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Edinburgh Moon
by
Stan Howes

Like most things in life I came to Edinburgh late. I might have seen it twenty-five years sooner if whim had not cajoled me into taking a different train. People said you must go there, you would enjoy it and I said yes maybe one day in a nonchalant kind of way.

Then a few years back I started reading the Rebus detective novels of Ian Rankin which are set in that city. I thought they were a cut above the ordinary run-of-the-mill detective stories, in fact they transcended the genre by having more of a well-rounded novel feel to them. I now felt I needed to see Edinburgh with my own eyes and in particular to visit the pub –the Oxford Bar- in which both the sleuth and his creator drank.

I remember that wet December night when I first arrived in Edinburgh. Armed with a map I went forth to find the Oxford Bar, but like any city that is new to you it is very easy to become lost. So it was with me. I later found out that it is an easy fifteen-minute walk from my hotel but I turned it into an hour-and-a-half’s head-scratching search. In that time I must have asked directions from half a dozen people, from a down-and-out to an Australian barmaid.

The bar is located on a corner of cobbled Young Street in what is called the New Town, made up of mainly smart Georgian buildings. (You can see Robert Louis Stevenson’s childhood home nearby.) The Old Town around the Royal Mile is medieval in origin with its closes and dark passages or wynds.

I must be honest, I had read only a few of the Rebus novels and some short stories, but had found the character, partial to a smoke and a dram, a penchant for contemporary music, not living an altogether happy life but enjoying it all the same, a hero for our times. Underlying his dogged crime solving you sense a set of ideals and personal principles which harsh life may have forced into the background yet remain firmly embedded. He is a character in short we can identify with and be fond of. Wedded to Rankin’s narrative skills it is not surprising the books have become bestsellers.

With all of this in mind I pushed open the door of the Oxford Bar and peeped inside. I was greeted by a babble of voices. It was a small, some might say pokey, bar. There were about ten people in it mostly standing and a few seated at the bar itself. There were more people in a small side room. A TV above the bar was showing a cricket match which nobody seemed to be watching clearly preferring the pleasures of conversation. The lady serving behind the bar met every customer with a cheerful smile, including myself. I felt instantly at home, bathed in a warm humanity. I was content to stand, sip my red wine, and begin to understand why Ian Rankin thought so highly of the place.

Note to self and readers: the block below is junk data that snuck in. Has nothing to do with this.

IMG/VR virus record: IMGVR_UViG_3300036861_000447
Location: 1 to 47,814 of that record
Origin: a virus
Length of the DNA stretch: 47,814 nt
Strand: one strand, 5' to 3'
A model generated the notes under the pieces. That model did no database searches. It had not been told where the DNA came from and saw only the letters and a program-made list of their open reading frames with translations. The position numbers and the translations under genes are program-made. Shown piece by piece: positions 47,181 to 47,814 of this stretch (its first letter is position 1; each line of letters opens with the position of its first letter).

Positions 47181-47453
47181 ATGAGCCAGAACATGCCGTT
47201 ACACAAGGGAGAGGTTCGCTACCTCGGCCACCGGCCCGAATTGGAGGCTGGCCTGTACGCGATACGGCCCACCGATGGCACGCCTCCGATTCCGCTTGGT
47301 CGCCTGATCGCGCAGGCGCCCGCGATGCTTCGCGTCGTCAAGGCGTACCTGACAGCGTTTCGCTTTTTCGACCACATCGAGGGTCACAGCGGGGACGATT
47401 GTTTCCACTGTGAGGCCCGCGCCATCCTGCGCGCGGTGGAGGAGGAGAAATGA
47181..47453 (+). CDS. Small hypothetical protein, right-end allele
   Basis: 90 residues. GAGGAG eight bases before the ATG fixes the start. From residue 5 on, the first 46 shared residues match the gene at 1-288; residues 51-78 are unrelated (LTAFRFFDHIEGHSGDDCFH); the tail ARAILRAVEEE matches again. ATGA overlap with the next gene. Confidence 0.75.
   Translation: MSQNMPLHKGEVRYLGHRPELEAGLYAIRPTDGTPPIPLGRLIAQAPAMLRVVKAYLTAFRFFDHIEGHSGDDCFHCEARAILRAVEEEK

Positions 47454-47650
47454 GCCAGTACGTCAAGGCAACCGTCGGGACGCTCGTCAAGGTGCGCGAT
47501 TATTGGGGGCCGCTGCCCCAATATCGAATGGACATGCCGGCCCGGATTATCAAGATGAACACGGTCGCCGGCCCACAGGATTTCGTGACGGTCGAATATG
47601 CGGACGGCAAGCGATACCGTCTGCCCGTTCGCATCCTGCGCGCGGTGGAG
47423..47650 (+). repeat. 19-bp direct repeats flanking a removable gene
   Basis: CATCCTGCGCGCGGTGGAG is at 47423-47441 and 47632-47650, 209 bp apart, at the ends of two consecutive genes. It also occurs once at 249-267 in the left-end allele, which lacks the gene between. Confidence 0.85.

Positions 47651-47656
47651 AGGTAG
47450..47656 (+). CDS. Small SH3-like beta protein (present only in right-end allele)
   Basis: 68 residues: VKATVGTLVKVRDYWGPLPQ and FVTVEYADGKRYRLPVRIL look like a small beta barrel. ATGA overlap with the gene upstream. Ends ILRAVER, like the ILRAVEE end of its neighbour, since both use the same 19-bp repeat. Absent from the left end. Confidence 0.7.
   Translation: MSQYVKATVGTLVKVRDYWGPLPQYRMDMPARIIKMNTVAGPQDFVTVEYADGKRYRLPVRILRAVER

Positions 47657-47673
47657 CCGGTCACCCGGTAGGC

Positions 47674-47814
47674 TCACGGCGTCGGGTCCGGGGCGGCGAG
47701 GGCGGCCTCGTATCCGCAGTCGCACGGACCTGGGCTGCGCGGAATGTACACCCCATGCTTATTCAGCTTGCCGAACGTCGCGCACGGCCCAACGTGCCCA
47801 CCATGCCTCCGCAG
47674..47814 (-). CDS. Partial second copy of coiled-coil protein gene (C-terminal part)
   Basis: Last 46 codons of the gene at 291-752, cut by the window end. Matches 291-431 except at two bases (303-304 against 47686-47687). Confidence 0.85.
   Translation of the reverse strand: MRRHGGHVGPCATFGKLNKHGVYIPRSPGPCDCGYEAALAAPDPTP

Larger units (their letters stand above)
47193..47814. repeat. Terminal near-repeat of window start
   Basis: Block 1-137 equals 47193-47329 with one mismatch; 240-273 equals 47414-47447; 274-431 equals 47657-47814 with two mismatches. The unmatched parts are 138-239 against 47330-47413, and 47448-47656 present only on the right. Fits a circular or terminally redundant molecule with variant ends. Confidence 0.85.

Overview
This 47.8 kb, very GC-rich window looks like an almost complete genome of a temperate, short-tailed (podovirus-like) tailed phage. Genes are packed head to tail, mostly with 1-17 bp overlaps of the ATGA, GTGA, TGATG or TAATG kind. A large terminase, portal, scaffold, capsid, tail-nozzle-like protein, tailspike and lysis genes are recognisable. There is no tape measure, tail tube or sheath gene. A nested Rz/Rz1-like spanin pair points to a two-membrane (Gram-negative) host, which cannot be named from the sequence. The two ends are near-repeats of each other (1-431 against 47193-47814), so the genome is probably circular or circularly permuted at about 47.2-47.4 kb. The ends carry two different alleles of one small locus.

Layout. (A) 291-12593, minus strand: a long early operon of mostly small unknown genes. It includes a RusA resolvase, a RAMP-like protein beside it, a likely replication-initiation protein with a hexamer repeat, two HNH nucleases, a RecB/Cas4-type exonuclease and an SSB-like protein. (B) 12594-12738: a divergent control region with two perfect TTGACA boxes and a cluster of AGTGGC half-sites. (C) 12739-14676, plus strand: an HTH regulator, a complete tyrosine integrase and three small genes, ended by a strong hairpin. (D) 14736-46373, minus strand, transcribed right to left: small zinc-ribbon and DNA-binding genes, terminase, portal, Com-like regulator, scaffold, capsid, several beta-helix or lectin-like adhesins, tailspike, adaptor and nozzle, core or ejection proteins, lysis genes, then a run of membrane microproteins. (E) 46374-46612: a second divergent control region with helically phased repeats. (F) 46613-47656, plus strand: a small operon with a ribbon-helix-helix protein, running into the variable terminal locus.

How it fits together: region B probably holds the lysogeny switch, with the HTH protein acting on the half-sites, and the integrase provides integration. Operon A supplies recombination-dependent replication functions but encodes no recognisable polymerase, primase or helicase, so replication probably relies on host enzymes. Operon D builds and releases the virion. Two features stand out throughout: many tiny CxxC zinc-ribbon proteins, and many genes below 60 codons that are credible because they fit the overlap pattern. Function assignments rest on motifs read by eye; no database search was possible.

It was clearly a magnet for a devoted clientele of varied social mix. It wasn’t long until I had met Willy and his friend Ian, both regulars. I estimated they were around the fifty mark. They knew Ian Rankin, who despite his fame, continued to visit the bar. According to Willy the bar dates back to the 1830s. It is only in recent years that it has had literary celebrity thrust upon it by references to it in the Rebus books. A few weeks before a TV crew had made an intrusion into the bar. Both Willy and Ian seemed ambivalent towards such celebrity. I suspected they were flattered by the interest shown in their humble local, yet keen that it should not change the essential character of the place. I would be at one with them in that.

Before long Willy, Ian and I found ourselves pressed up against the wall by a steady stream of regulars. There were also a few newcomers like myself. The enforced intimacy was eased by perfect courtesy and politeness to one and all. I felt I could have stood all evening among those happy and gentle people, but after about two hours I took my leave, my quest complete.

I suppose that was the start of my love affair with Edinburgh, a beguiling, multifaceted lady. I found my visits becoming more frequent, wanting to indulge myself more often and never short of excuses to offer to friends or colleagues. One female work mate even got into habit of saying when I mentioned the subject: ‘so you’re visiting your floozy again’ which made me smile because it had an element of truth. Of course in a capital city you can see many pretty faces to stir an unattached male.